By Jennifer Kret, UMN Public Health Nutrition Graduate Students
A nutritious diet is an important part of a healthy childhood. Likewise, reducing childhood obesity is a major public health challenge, since obese children are more likely to become obese adults, increasing their risk for diabetes and cardiovascular diseases. Because children spend a significant amount of time in school, the lunchroom is an opportune setting to teach children healthy eating habits.
The National School Lunch Program and the School Breakfast Program aim to provide low-cost or free, nutritionally balanced meals. They also influence the nutritional quality of millions of children’s diets. Unfortunately, studies over the past decade have found that children in the United States are not meeting the dietary recommendations for fruits, vegetables, milk and whole grains. Additional research has shown U.S. public school children had sufficiently nutritious diets, but a majority of these children had excessive saturated fat and sodium intakes. Given the high prevalence of obesity among children and adolescents, it is essential that schools limit low nutrient, energy dense foods and increase the availability and accessibility of healthful foods.
Farm to School (F2S) programs are a means for putting fresh, locally grown, healthy food on school cafeteria trays. By promoting healthy eating habits and introducing nutritious choices, F2S aims to reduce the risk of childhood obesity. Farm to School originated in the mid-1990s from pilot projects like the Edible Schoolyard in Berkeley, California, led by Alice Waters. In the Edible Schoolyard, urban public school students engaged in organic gardening and a kitchen classroom, both aimed to teach children about the path from farm to fork. The idea has caught on and is growing rapidly. There are now F2S programs operating in all 50 states, reaching more than 9,500 schools, according to the National Farm to School Network.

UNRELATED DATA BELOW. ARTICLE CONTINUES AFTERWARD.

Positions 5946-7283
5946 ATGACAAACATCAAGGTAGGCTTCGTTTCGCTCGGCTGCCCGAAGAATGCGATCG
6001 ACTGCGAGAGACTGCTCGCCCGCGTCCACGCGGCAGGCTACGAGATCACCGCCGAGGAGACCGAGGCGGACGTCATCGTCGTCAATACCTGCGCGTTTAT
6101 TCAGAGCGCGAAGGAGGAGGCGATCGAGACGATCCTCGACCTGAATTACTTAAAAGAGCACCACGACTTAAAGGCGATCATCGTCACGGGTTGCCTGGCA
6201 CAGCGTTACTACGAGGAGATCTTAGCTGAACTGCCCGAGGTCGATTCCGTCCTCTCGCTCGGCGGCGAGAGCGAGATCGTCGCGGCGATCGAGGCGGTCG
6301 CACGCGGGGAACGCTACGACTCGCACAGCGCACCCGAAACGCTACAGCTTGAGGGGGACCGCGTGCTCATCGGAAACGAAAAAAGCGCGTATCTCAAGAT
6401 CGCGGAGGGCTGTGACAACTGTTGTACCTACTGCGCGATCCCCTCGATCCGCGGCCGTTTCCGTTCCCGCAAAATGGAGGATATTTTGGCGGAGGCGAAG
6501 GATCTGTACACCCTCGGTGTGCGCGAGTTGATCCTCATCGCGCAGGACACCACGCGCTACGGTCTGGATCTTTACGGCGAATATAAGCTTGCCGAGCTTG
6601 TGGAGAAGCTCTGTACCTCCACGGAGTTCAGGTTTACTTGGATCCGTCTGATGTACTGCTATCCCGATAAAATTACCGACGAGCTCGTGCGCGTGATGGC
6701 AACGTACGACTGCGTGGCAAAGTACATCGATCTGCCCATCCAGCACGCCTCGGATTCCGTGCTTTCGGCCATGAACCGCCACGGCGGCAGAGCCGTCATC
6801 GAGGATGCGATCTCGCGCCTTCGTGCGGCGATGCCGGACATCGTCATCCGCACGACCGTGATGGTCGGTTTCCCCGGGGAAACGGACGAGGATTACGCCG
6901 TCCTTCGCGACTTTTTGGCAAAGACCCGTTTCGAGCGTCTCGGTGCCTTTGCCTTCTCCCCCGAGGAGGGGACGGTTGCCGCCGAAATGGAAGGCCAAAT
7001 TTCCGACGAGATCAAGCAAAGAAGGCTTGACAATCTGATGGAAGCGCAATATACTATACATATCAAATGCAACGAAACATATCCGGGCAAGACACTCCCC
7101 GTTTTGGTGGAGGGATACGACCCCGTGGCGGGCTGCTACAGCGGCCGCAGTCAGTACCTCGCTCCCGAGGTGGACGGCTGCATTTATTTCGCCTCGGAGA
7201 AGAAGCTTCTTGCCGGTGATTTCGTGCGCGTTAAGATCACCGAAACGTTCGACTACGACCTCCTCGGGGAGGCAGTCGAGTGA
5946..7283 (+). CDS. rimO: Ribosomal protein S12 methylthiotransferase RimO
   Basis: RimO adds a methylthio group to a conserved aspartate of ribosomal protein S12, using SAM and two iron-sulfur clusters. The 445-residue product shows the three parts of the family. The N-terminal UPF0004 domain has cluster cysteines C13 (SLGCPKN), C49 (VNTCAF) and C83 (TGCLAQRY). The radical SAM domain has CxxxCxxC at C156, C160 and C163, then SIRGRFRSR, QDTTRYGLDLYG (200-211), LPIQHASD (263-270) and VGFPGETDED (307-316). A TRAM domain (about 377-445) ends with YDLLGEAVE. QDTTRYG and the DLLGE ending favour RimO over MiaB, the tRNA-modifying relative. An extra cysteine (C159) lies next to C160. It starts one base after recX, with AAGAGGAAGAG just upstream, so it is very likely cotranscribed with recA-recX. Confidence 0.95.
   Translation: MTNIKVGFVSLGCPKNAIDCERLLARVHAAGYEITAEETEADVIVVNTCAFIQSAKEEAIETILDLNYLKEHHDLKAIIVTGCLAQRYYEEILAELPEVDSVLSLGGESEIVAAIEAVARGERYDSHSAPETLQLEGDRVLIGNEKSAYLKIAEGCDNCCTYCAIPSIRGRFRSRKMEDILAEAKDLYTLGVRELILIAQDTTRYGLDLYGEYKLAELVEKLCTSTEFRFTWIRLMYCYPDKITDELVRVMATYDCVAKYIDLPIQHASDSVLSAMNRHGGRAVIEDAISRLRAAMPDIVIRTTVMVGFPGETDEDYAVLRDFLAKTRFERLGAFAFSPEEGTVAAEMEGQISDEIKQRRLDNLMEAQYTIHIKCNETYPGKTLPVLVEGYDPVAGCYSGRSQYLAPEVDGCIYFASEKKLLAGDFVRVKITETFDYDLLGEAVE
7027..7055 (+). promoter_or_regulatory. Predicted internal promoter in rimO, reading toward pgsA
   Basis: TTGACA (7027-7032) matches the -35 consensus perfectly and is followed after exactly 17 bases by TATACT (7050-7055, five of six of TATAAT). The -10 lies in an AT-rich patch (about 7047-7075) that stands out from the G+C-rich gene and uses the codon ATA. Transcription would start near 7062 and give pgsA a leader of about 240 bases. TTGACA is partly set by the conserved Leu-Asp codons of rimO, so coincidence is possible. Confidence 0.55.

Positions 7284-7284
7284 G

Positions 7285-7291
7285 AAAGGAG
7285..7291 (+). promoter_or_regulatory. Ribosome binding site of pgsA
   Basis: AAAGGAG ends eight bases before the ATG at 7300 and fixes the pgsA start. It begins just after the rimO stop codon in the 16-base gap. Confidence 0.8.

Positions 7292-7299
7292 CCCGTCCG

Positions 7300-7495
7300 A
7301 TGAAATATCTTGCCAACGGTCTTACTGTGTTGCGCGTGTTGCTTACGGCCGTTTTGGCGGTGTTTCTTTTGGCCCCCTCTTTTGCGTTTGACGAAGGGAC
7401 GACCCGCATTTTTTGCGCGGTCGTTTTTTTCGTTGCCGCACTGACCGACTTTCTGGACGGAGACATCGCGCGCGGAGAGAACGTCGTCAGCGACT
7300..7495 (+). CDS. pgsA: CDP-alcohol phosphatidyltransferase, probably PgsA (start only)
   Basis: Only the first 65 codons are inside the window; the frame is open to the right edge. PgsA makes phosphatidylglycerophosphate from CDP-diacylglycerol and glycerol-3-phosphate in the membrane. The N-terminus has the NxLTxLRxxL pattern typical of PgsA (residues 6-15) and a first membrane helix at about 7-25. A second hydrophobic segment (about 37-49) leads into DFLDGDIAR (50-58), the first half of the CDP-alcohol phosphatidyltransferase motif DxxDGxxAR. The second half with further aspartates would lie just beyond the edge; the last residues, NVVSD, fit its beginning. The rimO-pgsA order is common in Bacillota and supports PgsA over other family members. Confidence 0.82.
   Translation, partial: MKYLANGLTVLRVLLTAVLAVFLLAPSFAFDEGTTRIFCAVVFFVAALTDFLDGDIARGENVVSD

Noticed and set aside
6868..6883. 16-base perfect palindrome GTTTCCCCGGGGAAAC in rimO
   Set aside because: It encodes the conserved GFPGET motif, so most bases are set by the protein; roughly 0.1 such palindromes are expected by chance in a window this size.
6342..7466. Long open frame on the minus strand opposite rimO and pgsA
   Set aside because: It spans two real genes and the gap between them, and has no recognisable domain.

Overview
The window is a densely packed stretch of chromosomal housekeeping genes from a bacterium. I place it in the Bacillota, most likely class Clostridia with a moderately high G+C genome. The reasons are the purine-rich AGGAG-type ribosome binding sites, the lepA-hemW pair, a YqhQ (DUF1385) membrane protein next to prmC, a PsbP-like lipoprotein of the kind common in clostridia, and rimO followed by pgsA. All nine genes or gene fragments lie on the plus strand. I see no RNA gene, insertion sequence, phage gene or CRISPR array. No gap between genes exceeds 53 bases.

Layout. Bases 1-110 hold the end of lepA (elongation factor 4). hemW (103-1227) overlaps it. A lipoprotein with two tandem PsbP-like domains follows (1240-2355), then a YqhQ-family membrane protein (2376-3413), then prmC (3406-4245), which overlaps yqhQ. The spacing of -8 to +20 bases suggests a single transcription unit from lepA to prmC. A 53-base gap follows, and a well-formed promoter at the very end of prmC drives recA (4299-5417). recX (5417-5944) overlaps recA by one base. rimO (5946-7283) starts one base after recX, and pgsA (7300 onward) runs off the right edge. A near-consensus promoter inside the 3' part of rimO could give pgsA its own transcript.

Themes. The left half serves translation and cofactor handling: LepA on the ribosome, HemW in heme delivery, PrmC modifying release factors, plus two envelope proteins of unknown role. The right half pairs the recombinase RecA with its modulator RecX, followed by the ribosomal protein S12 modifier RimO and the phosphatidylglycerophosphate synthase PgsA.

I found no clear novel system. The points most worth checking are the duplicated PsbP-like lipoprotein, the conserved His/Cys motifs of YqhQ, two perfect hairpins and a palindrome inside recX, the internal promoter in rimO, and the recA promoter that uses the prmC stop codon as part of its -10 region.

Farm to School programs come in many different forms, depending on the needs of the school and the community. For instance, schools may acquire local food from a distributor, directly from a farmer, from farmers markets, or from a school garden. Additionally, F2S incorporates a wide range of hands-on educational activities for students including planting school gardens, cooking classes, taste testing, farm tours, and composting. Children not only benefit nutritionally from farm fresh produce, they learn about where food comes from, who produces it, and how it is produced. Notably, F2S programs can improve fruit and vegetable consumption both at school and at home, as well as increase school meal participation rates. As an additional result, local, midsize farmers benefit by gaining market opportunities.
In Minnesota, 123 school districts engaged in F2S in 2010, an increase from ten districts, in 2006. The University of Minnesota Extension Center for Family Development (UM-Extension) works with communities statewide to build capacity for F2S, facilitating partnerships and providing technical assistance to school districts and farmers, alike. The UM-Extension website has a comprehensive toolkit for school food service departments to help start, build, and sustain F2S programs. The toolkit has many resources for connecting with local farmers, parents, and teachers. In addition, tasty and healthy, kid-tested, kid-approved recipes as well as cookbooks, menu planning tools, and food safety resources are all available on the website.
We are amidst an exciting movement to change school food. A Food Revolution is gaining momentum and hopefully, coming to your children’s lunchroom soon. No more serving unrecognizable meats, fruits, or vegetables. It is time for school lunch reform!